The Deuel County Commissioners spent a great amount of time and energy this past year getting public input as they determined and set appropriate setbacks for an updated WES ordinance. They also solicited input from three wind developers that are currently working on projects in the County to allow them to go forward. Because the Lake Cochrane recreational area is such a unique place they determined that there would be no industrial turbines built within three miles of this Lake Park District.

We request that the regulators in Minnesota also respect the research and decision of the Deuel County Commissioners to help protect the area for the many Minnesota residents and others who visit or own property on Lake Cochrane.

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Ron Ruud over 2 years ago

The Lake Cochrane Improvement Association requests that Flying Cow prepares some visuals of what these proposed turbines would look like from the Shores of Lake Cochrane for the public meeting that will be held in Canby Minnesota. Thank you.

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Ron Ruud over 2 years ago

Lake Cochrane is located in one of the most pristine areas in the region. This recreational area is a real gem not only for Deuel County SD but the whole region. Visual beauty of the surrounding area and skylines are very important to those living or visiting Lake Cochrane. It's one of the primary reasons for spending leisure time there.

Most zoning regulations are intended to preserve and protect existing property values against adverse and unharmonious adjacent uses. It is hard to think of anything more intrusive or unnatural to be placed in this pristine, natural environment than 500+ foot wind turbines. At three miles these monsters are still very daunting to look at but somewhat easier to accept than at the proposed 1.7 miles.

The other major concern of industrial wind turbines is the noise they will produce. During the day on weekends and holidays, the lake is very busy with boating activities. Other than those periods, the background noises at the lake are very low. Especially in the evening and at night, about the only sounds that you hear are those created by any winds that we might have. We have not water pumps running, no noise from street lights, no industrial air conditioning or heater systems, no industrial mechanical ventilation systems, no industrial parks, no neighbors behind or in front of us. In regard to traffic noise, there is only one road that goes around the lake with no highways nearby.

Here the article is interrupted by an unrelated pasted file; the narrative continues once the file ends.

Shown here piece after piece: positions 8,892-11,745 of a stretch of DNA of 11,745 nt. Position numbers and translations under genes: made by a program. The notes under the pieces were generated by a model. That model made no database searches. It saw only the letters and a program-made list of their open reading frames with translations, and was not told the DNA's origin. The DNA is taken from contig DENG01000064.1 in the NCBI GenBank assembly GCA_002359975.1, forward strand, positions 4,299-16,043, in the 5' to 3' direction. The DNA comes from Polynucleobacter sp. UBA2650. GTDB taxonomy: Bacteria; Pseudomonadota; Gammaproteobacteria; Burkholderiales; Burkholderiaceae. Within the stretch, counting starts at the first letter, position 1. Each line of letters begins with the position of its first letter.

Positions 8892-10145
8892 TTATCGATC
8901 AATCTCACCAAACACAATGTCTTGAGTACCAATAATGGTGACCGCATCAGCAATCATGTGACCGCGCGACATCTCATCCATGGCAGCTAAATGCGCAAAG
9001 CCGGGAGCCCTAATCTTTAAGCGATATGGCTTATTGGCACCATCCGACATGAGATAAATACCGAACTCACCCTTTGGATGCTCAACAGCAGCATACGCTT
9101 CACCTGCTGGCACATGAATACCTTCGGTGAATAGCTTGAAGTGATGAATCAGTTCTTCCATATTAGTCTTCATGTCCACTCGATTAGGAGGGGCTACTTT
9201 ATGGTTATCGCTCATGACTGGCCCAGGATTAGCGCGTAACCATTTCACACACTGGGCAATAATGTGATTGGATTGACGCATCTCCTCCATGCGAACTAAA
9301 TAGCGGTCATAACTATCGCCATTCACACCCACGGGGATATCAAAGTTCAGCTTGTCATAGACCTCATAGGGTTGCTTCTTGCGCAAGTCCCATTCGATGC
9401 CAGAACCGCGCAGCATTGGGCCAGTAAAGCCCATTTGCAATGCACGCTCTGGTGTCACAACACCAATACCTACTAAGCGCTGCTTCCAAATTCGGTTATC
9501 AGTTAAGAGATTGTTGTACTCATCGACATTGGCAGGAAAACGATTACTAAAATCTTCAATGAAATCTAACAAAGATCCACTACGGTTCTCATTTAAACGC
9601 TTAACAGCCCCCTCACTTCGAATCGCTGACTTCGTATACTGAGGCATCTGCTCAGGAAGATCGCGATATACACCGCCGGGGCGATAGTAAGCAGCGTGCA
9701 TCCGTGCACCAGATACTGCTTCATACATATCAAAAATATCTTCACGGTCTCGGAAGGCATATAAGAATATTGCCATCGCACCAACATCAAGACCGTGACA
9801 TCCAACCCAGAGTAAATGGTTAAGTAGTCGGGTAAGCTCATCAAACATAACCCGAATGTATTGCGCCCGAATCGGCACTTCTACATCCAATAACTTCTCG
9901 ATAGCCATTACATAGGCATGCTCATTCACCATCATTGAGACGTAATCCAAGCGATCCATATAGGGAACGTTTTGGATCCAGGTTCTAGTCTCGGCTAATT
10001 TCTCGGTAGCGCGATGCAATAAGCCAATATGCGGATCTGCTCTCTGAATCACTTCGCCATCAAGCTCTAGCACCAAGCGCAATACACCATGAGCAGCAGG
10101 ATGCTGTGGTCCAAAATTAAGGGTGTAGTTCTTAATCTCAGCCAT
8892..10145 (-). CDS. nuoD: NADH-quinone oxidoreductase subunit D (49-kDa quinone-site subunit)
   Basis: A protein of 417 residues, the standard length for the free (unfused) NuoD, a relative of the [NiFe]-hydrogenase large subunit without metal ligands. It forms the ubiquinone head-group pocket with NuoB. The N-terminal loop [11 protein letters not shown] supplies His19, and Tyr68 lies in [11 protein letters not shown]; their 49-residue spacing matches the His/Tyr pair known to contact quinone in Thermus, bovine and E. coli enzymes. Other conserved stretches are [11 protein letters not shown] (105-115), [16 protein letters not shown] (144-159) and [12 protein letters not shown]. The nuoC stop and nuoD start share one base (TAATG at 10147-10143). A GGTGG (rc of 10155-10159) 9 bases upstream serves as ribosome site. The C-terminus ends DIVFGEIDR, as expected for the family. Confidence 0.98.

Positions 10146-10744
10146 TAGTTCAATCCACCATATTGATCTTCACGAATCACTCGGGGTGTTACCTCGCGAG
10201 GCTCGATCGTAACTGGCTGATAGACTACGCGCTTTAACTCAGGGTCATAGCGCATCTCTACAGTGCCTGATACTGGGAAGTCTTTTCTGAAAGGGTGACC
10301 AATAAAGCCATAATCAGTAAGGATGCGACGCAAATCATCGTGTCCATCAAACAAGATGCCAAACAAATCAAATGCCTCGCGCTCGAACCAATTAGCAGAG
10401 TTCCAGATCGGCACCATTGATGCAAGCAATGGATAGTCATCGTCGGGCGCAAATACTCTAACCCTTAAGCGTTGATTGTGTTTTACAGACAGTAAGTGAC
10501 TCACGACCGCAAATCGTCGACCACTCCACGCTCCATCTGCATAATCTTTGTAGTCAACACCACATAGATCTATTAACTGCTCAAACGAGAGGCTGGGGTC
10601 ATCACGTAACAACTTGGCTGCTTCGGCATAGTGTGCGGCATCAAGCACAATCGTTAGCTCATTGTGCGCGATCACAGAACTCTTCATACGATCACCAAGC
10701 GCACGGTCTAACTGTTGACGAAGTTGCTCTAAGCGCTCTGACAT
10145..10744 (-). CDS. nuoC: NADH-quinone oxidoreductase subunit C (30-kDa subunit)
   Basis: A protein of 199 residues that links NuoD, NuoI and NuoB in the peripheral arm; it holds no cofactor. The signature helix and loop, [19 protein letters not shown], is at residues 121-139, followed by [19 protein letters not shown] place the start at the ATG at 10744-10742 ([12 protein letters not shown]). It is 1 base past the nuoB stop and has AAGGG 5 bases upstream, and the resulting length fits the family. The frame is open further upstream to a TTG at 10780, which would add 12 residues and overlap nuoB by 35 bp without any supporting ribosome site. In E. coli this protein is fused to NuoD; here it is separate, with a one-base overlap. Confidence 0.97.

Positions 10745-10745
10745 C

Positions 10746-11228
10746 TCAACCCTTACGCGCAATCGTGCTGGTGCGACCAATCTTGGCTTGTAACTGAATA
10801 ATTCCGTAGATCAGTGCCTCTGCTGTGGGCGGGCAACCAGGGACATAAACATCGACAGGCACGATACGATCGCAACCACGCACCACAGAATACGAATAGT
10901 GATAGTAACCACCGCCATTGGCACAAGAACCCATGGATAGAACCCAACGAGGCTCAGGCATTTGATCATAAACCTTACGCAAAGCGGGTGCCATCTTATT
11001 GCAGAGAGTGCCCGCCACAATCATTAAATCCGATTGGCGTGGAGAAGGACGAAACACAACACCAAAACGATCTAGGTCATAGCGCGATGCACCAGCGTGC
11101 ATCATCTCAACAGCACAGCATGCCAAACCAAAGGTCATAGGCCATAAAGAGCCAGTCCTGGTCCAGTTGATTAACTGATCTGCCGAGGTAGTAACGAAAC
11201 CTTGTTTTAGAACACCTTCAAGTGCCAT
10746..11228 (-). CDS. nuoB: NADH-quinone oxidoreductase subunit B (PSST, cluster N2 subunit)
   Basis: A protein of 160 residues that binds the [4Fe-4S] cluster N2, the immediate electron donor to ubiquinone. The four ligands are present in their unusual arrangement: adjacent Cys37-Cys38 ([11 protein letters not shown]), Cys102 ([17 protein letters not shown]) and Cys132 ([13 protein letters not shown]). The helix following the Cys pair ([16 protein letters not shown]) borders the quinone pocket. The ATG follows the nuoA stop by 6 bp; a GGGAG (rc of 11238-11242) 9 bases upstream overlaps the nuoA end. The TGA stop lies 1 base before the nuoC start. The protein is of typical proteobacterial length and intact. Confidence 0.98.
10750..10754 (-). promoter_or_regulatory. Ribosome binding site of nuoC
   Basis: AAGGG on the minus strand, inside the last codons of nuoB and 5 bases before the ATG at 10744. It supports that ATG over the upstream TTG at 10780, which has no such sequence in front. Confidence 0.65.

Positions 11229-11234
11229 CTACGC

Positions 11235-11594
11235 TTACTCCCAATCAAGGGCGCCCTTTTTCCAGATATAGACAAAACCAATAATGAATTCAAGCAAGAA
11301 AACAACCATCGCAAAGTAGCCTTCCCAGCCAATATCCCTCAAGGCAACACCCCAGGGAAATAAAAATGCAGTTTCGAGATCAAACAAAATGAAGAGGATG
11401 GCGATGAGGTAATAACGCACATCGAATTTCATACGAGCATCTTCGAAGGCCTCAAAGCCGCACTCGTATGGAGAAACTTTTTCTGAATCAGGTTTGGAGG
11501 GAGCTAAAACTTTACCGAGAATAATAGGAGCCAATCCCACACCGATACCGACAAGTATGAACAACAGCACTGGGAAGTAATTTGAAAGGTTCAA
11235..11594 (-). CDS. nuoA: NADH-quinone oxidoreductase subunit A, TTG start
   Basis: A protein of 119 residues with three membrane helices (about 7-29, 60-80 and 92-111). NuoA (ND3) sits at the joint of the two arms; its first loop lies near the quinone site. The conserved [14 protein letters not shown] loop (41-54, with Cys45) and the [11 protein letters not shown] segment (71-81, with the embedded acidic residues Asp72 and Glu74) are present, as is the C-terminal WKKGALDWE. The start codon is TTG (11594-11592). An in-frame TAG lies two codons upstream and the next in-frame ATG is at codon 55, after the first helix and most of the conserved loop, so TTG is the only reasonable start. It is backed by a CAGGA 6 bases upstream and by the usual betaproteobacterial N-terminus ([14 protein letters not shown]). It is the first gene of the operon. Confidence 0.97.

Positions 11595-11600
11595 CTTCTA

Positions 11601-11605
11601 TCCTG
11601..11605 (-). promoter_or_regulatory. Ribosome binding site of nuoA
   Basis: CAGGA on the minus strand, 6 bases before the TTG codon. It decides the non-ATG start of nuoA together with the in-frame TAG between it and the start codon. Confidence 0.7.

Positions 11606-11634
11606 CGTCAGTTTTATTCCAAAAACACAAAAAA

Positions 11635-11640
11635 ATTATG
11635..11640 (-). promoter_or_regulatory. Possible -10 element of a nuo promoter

Because our background noises are so low we know the turbines placed 1.7 miles from the lake will be heard and under certain circumstances will be a major problem. Richard E. Berg, a Physics Professor at the University of Maryland, Coauthor of "Physics of Sound", and a major contributor to Encyclopedia Britannica.com state this, "At night or during periods of dense cloud cover a temperature inversion occurs; the temperature of the air increases with elevation, and the sound waves are refracted back to the ground. Temperature inversion is the reason why sounds can be heard much more clearly over longer distances at night than during the day--an effect often incorrectly attributed to the psychological result of nighttime quiet. The effect is enhanced if the sound is propagated over water, allowing sound to be heard remarkably clear over great distances."

In addition to this, normally trees and shelterbelts help tone down noise from land uses, but there is no way to block noise from an industrial turbine that emits about 105dB(A) noise at the hub which is situated some 300+ feet in the air. The only cure is distance.

Respectfully on behalf of the Lake Cochrane Improvement Association (LCIA)

Ron Ruud LCIA CoPresident